Best Foods for Healthy Gut Bacteria | The Exam Room Podcast

Best Foods for Healthy Gut Bacteria | The Exam Room Podcast

How does gut bacteria affect your health? What foods help and hurt your microbiome? Nutrition and diabetes expert Meghan Jardine, R.D., answers these …



  1. Alfredo Gonzalez

    I don’t like how she paints fat with such a big brush.. I do believe polyunsaturated and monounsaturated fats are healthy and a lack of healthy fats in the diet is not good.. hemp seeds, flax seeds, chia seeds, peanuts, walnuts, these are healthy whole plant foods.. you should only limit them if you’re trying to reverse chronic disease

  2. tamcon72

    Seriously questioning Ms. Jardine's advocating that we eat unripe fruit, considering unripe fruit generally causes indigestion for obvious reasons. Surely we can eat ripe bananas and eat the other healthy things she mentions for needed fibers? Also, as other commenters have stated, the lack of clarification concerning fats, as though all fats are identical, is a problem. Enjoy these interviews, but I would love if Ms. Jardine returned to clear up some of the confusion left behind from this interview. Thanks for posting.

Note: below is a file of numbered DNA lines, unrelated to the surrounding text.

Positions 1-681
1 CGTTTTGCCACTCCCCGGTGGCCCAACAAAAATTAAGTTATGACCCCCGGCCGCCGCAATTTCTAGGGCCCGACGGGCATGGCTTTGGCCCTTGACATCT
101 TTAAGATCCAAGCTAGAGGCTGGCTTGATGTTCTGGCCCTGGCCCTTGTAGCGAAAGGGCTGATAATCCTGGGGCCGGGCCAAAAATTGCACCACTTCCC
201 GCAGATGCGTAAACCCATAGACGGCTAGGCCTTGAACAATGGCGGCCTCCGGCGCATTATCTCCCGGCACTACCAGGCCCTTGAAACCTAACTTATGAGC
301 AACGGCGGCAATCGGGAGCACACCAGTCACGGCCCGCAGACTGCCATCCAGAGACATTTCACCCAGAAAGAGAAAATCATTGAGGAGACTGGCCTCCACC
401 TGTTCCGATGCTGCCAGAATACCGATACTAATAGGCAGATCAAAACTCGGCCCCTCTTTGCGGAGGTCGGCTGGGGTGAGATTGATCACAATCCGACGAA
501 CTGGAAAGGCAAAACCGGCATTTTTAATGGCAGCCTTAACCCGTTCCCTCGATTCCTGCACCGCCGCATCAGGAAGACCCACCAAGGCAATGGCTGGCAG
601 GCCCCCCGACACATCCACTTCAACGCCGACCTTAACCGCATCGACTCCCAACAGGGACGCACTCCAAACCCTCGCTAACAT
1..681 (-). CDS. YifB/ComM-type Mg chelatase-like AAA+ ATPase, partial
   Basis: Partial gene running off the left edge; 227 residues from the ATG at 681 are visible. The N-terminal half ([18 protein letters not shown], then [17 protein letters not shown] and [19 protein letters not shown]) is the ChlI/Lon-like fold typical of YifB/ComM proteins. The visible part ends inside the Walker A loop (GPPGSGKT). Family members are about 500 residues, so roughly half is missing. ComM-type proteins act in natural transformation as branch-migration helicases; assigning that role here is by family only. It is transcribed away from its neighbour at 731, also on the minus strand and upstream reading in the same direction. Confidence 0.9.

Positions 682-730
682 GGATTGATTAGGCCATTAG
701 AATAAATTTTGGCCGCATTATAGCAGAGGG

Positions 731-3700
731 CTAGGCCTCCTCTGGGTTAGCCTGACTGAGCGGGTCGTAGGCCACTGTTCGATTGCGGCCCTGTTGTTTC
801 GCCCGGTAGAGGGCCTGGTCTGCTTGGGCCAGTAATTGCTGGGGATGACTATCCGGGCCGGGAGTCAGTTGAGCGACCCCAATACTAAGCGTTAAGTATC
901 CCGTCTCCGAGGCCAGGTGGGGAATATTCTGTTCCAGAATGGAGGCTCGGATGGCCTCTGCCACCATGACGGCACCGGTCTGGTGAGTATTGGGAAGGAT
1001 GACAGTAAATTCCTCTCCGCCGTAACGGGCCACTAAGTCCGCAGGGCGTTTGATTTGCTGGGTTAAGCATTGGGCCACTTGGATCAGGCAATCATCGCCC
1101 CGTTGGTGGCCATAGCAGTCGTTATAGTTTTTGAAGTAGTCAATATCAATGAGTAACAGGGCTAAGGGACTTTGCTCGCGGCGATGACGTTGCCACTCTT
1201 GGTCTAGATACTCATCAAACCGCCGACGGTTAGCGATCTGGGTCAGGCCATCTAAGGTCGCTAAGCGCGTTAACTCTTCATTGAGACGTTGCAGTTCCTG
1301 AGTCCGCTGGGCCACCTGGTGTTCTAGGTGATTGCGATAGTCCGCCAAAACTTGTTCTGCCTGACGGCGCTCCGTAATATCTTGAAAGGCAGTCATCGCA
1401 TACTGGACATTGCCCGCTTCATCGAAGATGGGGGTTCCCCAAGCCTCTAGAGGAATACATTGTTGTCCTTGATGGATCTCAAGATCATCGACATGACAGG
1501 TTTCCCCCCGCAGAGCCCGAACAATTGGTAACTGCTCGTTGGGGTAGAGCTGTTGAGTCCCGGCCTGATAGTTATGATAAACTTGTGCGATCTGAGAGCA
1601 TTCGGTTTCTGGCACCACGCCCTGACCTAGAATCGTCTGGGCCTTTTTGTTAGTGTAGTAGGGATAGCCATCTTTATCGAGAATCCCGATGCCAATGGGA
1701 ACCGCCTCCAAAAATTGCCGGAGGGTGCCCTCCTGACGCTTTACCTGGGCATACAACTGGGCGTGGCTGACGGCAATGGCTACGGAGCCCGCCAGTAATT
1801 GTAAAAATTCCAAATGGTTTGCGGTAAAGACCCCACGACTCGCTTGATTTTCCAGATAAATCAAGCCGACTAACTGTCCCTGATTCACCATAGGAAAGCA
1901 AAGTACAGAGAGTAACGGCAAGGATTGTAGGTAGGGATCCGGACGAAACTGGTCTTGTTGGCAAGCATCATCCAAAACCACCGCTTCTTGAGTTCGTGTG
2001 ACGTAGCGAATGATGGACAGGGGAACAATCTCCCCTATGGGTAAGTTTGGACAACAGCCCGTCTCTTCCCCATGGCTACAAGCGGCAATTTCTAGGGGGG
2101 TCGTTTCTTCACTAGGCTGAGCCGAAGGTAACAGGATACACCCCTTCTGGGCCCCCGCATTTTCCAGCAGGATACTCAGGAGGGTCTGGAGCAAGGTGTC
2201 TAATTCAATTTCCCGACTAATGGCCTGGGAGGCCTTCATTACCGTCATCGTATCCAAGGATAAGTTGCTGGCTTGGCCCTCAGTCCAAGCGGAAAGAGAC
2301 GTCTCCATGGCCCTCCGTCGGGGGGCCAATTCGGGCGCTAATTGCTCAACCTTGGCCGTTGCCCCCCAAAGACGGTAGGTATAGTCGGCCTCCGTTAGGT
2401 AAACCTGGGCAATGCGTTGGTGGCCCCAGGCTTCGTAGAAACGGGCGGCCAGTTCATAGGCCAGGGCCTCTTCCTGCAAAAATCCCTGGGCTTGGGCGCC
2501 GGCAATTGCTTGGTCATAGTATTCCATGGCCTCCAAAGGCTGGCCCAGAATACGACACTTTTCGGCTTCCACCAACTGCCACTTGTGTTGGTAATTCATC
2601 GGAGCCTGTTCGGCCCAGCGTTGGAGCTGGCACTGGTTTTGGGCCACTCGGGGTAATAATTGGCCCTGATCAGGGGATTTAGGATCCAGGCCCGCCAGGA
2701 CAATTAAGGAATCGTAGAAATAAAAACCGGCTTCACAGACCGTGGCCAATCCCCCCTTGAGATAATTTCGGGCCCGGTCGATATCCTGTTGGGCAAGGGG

3. adamaj

    That's a no go on the green bananas. The reason they ferment in your gut is because they weren't ripe and you can't digest them as well as ripe bananas. You're not supposed to eat unripe fruit. The resistant starch she's talking about means "not ready to eat" starch, kind of like eating a raw potato. I could see eating a green banana every once in a while, but I eat several bananas every day, and besides not meeting my caloric needs (because you can't digest unripe food as well as ripe), they don't sit well with my stomach.

  4. Yami

    Can you guys PLEASE differentiate between animal fat and plant fat. It gets very confusing. She said high fat foods should be avoided because its harmful.. Okay great but does this include high fat plant foods like nut butters or avocados? Should we limit these foods or can we eat these foods abundantly?
    It is okay to eat a high fat diet (over 20% of calories) if the fats are coming from whole (or minimally processed) plants? If not, could you explain why and with sources? Thanks!

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